Satellites traced super methane plumes to Turkmenistan’s gas fields

The two fields emitted a total of 403 million tons of carbon dioxide equivalent in 2022.
A NASA satellite image of huge plumes of methane coming from fossil fuel fields in Turkmenistan.
East of Hazar, Turkmenistan, a port city on the Caspian Sea, 12 plumes of methane stream westward. The plumes were detected by NASA’s Earth Surface Mineral Dust Source Investigation mission and some of them stretched for more than 20 miles. This image was released on October 25, 2022. NASA/JPL-Caltech

Satellite data reveals that methane leaks from two main fossil fuel fields in Turkmenistan caused more global heating last year than all of the carbon emissions in the United Kingdom. The satellite data was produced by French energy and environmental geo-analytics company Kayrros for the Guardian.

[Related: Methane is the greenhouse gas we can no longer afford to ignore.]

The data, as reported by the Guardian, shows that the western western fossil fuel field on the coast of the Caspian Sea in Turkmenistan leaked over 2.9 million tons (2.6 million metric tonnes) of methane in 2022. The eastern field emitted almost 2 million tons (1.8 million metric tonnes) during that timeline. Because methane is so much more potent than carbon dioxide, the two fields emit the equivalent of more than 403 million tons (366 million metric tonnes) of carbon dioxide, or more than the annual emissions by the United Kingdom. China and the United States are the largest emitters of CO2 in the world and the UK ranks at 17.

Methane is an incredibly potent greenhouse gas that is emitted during the production and transport of oil, natural gas, and coal. Emissions can also result from agriculture and livestock practices, land use, and the decay of organic waste in landfills, according to the US Environmental Protection Agency. In 2021, methane accounted for 12 percent of all greenhouse gas emissions from human activities in the US, which is especially concerning since  it is 25 percent more effective at trapping heat than CO2.

Methane was officially added to the list of climate change priorities to address this decade by the United Nations Intergovernmental Panel on Climate Change in 2021. The amount of methane emitted by human activity has been underestimated in the past and emissions have surged in the past 15 years. A 2020 study by the University of Rochester found that levels of “naturally released” methane reported in the atmosphere were 10 times too high, and fossil fuel-based methane is actually about 25 to 40 percent higher than scientists previously predicted.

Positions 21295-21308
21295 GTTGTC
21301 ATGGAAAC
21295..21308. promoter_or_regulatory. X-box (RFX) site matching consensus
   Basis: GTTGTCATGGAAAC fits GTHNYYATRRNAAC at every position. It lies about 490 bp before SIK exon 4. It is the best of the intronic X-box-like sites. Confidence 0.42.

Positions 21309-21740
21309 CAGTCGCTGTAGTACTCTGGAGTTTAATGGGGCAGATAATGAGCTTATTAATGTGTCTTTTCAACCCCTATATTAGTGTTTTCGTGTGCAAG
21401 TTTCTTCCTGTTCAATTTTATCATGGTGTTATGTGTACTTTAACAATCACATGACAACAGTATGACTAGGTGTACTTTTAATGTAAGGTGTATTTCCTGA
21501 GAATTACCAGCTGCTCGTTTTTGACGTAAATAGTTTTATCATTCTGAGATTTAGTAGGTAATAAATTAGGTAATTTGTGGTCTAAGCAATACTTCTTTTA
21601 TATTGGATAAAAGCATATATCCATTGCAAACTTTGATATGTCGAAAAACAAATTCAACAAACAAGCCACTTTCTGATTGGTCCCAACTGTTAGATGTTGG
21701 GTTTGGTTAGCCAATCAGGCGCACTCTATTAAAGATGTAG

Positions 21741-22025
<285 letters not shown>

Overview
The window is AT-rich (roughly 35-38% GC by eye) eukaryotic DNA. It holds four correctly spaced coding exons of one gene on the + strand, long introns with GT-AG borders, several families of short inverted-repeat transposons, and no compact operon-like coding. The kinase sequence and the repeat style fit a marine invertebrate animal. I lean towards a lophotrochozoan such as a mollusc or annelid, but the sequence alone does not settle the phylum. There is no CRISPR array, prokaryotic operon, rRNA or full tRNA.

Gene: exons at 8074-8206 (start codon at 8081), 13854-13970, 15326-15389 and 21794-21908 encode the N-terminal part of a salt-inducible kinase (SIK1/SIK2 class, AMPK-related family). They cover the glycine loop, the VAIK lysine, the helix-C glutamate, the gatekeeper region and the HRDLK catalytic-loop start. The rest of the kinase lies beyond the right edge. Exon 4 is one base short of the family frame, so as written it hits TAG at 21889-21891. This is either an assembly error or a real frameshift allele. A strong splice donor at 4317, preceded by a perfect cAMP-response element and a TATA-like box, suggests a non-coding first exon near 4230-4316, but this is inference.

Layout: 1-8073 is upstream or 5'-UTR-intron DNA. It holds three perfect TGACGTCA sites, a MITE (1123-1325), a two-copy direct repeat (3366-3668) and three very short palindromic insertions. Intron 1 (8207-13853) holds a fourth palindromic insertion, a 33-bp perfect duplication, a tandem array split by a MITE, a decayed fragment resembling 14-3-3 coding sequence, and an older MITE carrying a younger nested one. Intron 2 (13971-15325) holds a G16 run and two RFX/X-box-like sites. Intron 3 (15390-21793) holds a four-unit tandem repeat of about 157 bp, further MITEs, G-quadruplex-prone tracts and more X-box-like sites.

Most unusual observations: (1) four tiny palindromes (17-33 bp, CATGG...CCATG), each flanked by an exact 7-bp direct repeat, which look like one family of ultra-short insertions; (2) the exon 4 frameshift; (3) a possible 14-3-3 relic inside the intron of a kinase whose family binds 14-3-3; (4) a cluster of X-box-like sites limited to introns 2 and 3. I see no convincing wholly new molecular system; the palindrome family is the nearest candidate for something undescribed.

“The big take-home nugget for me is they said if you look at all the warming activity done by humans over the last century … carbon dioxide has contributed 0.75 degrees Celsius, while methane has contributed to 0.5 degrees Celsius,” Bob Howarth, a professor of ecology and environmental biology at Cornell University, told PopSci in 2021. 

Previous reporting from the Guardian found that Turkmenistan is a top country for methane “super emitting” leaks and it is possible that switching from a process called flaring to venting methane might be behind the explosion in emissions. Flaring burns unwanted gas and adds CO2 into the atmosphere, but it is an easy process to detect and has been increasingly frowned upon. Venting releases the invisible methane into the air completely unburned and has been harder to track until more recent developments in satellite technology. Since methane traps 80 times more heat than CO2  over two decades, venting is far worse for the climate.

[Related: Everything you should know about methane as regulations loosen.]

“Methane is responsible for almost half of short-term [climate] warming and has absolutely not been managed up to now – it was completely out of control,” Kayrros president Antoine Rostand, told the Guardian.  “We know where the super emitters are and who is doing it,” he said. “We just need the policymakers and investors to do their job, which is to crack down on methane emissions. There is no comparable action in terms of [reducing] short-term climate impacts.”

Turkmenistan is currently China’s second biggest supplier of gas and the country is planning to double its exports to China. Until 2018, Turkmen citizens received free gas and electricity, but the country is also incredibly vulnerable to the impacts of the climate crisis. The likelihood of severe drought is projected to increase “very significantly” over the course of this century, and crop yields are expected to fail.

The upcoming 2023 COP28 climate change conference in the United Arab Emirates is seen by some to be an opportunity for change in the region. One source told the Guardian that diplomatic efforts are being made to urge Turkmenistan to cut its methane emissions. “We are really hoping Cop28 is a forcing mechanism,” the source said.